Emancipation Support Committee
Launch of Fund for the Reconstruction and Development of Haiti
On Tuesday 12 January a 7.0 Earthquake struck Haiti in close proximity to its capital Port-au-Prince,
which is host to almost a third of Haiti’s population. In the aftermath of the disaster it has been estimated
that some 3 million people have been affected, 1.5 million are homeless, with a death toll that may reach
anywhere between 100,000 and 250,000. Official reports say that over 75,000 bodies have been buried in
mass graves. There are no counts on those buried by friends and relatives or the bodies left in the rubble,
and no body counts in areas not yet reached by relief efforts. It should be noted that the estimated death toll
following the Asian Tsunami of 2004, was 250,000, a figure which the World Health Organization called
“unprecedented in recorded History”.
The extent of the catastrophe in Haiti however goes far beyond what is conveyed by the horrendous death
toll, the number of persons homeless and other such staggering statistics. The virtual wipe out of the capital
of Haiti has severely damaged the country’s institutional infrastructure by destroying not only most of the
buildings critical to administration, education, health, other essential services and business, but by
eliminating vital human capital, and burying in the rubble stored information essential to the operation of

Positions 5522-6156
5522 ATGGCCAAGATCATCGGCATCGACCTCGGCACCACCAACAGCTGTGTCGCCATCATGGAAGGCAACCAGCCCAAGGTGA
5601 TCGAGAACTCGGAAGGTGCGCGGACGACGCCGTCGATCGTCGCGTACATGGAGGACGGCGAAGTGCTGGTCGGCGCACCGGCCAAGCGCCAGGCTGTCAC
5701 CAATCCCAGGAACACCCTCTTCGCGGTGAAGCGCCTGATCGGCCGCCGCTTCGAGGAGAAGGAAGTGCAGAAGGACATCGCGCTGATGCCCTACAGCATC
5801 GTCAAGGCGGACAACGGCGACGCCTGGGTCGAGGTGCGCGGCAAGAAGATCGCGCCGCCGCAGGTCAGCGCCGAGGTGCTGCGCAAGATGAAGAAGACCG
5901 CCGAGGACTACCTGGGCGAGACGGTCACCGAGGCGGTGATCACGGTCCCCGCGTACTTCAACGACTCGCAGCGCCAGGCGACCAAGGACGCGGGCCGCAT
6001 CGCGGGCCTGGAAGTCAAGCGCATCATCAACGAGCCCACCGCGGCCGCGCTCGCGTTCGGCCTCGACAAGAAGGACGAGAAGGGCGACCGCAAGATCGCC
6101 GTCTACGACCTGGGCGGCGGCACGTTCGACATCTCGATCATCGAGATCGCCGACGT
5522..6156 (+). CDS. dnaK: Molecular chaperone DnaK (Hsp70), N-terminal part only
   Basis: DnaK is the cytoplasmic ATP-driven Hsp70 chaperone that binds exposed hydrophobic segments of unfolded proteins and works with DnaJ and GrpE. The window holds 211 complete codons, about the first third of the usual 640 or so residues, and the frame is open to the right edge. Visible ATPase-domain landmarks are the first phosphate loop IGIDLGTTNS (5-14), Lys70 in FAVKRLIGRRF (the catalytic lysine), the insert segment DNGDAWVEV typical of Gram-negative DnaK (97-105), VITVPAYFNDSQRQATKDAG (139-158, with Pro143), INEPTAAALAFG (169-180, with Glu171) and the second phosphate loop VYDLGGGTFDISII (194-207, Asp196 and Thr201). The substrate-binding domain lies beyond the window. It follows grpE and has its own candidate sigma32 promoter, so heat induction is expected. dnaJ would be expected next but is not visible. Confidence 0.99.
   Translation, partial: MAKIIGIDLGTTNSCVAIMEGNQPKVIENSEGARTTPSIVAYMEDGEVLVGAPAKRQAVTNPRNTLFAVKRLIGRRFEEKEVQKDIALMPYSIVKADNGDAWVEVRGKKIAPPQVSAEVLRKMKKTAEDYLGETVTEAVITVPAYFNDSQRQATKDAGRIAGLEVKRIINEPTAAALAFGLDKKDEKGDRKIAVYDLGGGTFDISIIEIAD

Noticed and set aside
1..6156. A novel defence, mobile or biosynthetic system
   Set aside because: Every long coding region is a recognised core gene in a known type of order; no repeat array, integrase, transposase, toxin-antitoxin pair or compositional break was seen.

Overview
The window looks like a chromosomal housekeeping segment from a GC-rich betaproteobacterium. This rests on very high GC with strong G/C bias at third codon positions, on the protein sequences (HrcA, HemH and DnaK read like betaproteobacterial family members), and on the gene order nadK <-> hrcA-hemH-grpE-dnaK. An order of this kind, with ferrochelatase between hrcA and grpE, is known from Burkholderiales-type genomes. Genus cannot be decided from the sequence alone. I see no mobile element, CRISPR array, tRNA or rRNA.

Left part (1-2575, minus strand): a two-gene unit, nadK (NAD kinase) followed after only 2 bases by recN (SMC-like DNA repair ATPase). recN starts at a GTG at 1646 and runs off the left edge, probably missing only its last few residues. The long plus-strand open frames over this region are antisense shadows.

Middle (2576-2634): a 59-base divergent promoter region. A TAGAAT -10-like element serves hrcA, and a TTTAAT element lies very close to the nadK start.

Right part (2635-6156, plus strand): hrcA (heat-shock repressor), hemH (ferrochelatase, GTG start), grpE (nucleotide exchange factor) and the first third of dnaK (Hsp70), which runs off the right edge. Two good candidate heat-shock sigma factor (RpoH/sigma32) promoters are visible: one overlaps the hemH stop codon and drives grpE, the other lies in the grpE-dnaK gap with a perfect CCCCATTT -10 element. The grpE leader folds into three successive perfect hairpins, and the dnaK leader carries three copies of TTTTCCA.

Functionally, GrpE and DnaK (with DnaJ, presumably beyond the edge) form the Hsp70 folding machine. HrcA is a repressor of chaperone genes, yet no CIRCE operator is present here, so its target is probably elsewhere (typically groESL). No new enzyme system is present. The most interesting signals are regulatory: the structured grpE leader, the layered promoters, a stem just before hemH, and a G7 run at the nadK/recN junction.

the society, an incalculable proportion of which may forever be lost. Effective government, business,
communications, national and international agency services and capacities all essentially collapsed within
seconds along with the buildings and infrastructure.
Amidst the ruins, and the unfathomable individual and collective grief, countless families, the very bedrock
institution of any society, now remain broken and bereaved, further stressing the functional capability of
With the combined impact of such near total breakdown of a functioning society and the escalation of
medical emergencies, homelessness, hunger, thirst and threats of major epedemics, massive international
efforts to supply basic needs will be essential for a long time. In light of the emergency needs, the
Emancipation Support Committee renews its public encouragement to citizens to continue their generous
support to reliable funds for the relief efforts in Haiti. Apart from the public call we made after the
disastrous earthquake, we have been directing the many persons who have contacted us to channel support
through the Media Net Haiti Relief Fund.
As much as the relief is important, we also have to direct our thoughts at the reconstruction effort in small
ways and in big. Haiti’s fate as a viable nation now lies in the balance. The capacity, will and
determination of Haitians to drive their own development is not in question. The history has many
demonstrations of that indomitable will and capability of Haitians to shape their own destiny. The finest
examples were shown in the revolution and the immediate post revolutionary period when a society had to
be reconstructed out of physical ruins that were proportionately larger than the destruction of the
earthquake. The Citadel built atop the mountain (Cap Haitien), by Africans who had just freed themselves
from slavery, as the core of the country’s military defense, has often been described in awe as the eighth
wonder of the world.
At every period in history where the people have been able to carve out some breathing space politically,
the last being the brief periods of Aristide’s government, we have seen progress against great odds and
Once more Haitians are called upon to make a superhuman effort for recovery, reconstruction and
development. The will and spirit seen in the small miracles of survivors, including the very old, pulled